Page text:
How an uneven transport market is killing off green options – while the highest CO2 forms are the cheapest
I released a deep sigh last month, when I read that Deutsche Bahn is cancelling night trains on its Brussels-Copenhagen, Paris-Berlin, and Hamburg-Munich lines by the end of this year. I was further saddened to read that the Paris to Barcelona night train – which I took myself a few years ago on a fondly-remembered holiday across Europe – is already a thing of the past, as of last December.
This news not only made me sad but angry. Sad – because sleeper trains are a low-stress, relaxing and green alternative to flying, evoking a certain romance you won’t get with easyjet. Angry – because one can guess the simple reason why sleeper trains are failing: unfair competition from cheap flights. The ‘cheap’ part is probably obvious to you; the ‘unfair’ part perhaps less so.
An excellent recent article by Stefan Gossling, my favourite tourism-sociologist (everybody needs one), persuasively argues that there are several ‘transport taboos’ which policy-makers are reluctant to face up to or even admit.
One of those taboos is that the most energy intensive forms of transport (basically, cars and planes) are the least taxed and the most subsidized. Consider air travel which is, according to figures from DEFRA (which I’ve put into the following graph), the most carbon-heavy form of travel per kilometre.
As you can see, flying, [to the right of the chart] particularly domestic flights or first/business class, is particularly carbon-heavy per kilometre travelled. But there is no correlation between carbon emissions and government taxation. In fact the reverse is true. Firstly, there is no VAT chargeable on international flights. This exemption costs EU governments around €10 billion and, because VAT is (or would be) proportional to the ticket price, those who travel the most often, the furthest distances, or fly first/business class are the most subsidized. So the more carbon your flight creates, the more subsidy you get.
Perhaps more surprisingly, there is no tax on jet fuel, nor has there ever been since 1944 – this is the crucial exemption which allows flying to be so cheap compared to other forms of travel. In addition, the air industry receives subsidies and preferential treatment which other industries can only dream of.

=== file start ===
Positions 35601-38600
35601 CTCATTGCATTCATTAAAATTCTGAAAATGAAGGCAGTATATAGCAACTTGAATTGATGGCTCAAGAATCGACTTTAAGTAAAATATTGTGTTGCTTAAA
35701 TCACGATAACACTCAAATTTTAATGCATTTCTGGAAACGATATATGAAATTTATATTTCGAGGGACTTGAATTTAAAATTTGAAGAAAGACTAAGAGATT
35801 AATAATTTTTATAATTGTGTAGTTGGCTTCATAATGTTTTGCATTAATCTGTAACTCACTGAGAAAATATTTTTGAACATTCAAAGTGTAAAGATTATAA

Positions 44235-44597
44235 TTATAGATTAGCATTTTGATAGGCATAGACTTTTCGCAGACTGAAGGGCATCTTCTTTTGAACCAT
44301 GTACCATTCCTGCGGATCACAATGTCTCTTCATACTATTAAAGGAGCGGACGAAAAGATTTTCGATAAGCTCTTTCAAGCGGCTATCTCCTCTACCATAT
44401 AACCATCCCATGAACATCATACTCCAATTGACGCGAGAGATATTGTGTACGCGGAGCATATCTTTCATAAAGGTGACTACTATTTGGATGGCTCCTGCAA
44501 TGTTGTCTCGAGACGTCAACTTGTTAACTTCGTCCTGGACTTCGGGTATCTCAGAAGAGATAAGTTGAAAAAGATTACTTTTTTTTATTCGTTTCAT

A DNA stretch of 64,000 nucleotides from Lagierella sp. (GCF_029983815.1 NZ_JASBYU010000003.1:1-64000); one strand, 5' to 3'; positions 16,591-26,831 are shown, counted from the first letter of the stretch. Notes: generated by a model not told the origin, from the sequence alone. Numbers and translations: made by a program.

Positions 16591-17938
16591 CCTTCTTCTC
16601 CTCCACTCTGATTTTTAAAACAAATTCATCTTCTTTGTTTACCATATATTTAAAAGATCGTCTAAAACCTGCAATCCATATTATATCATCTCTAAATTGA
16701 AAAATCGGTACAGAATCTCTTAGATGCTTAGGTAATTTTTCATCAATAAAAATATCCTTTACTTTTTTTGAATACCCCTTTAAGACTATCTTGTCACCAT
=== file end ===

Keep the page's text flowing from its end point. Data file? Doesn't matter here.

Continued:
Ryanair alone received at least €600 million in government subsidies between 2008 and 2010, mainly to attract them to start new routes (much to the annoyance of rival airlines). As a result of tax breaks and subsidies, as well as significant economies of scale enabled by the rapid growth of low cost carriers, air fares have become, on average, 1.3 % cheaper every year since 1979 – a third cheaper in real terms than they were twenty years ago according to industry figures.
In stark contrast, rail fares have risen, on average, by 1.2% since 1995.
I’m sure most of us can relate to this from personal experience. Booking one month ahead, a return flight from London to Edinburgh is priced at £29.98 return (with, you guessed it, Ryanair), while the cheapest train is £69.30. My comparison is not entirely scientific, but I’m sure it’s not entirely unrepresentative. Have you ever wondered why it costs more and more to fill up your car, take a train or coach, yet air tickets remain cheap? It appears that through uneven regulation and taxation, the market is rigged in aviation’s favour. This kind of inequity should offend an economic liberal as much as any tree-hugging greenie.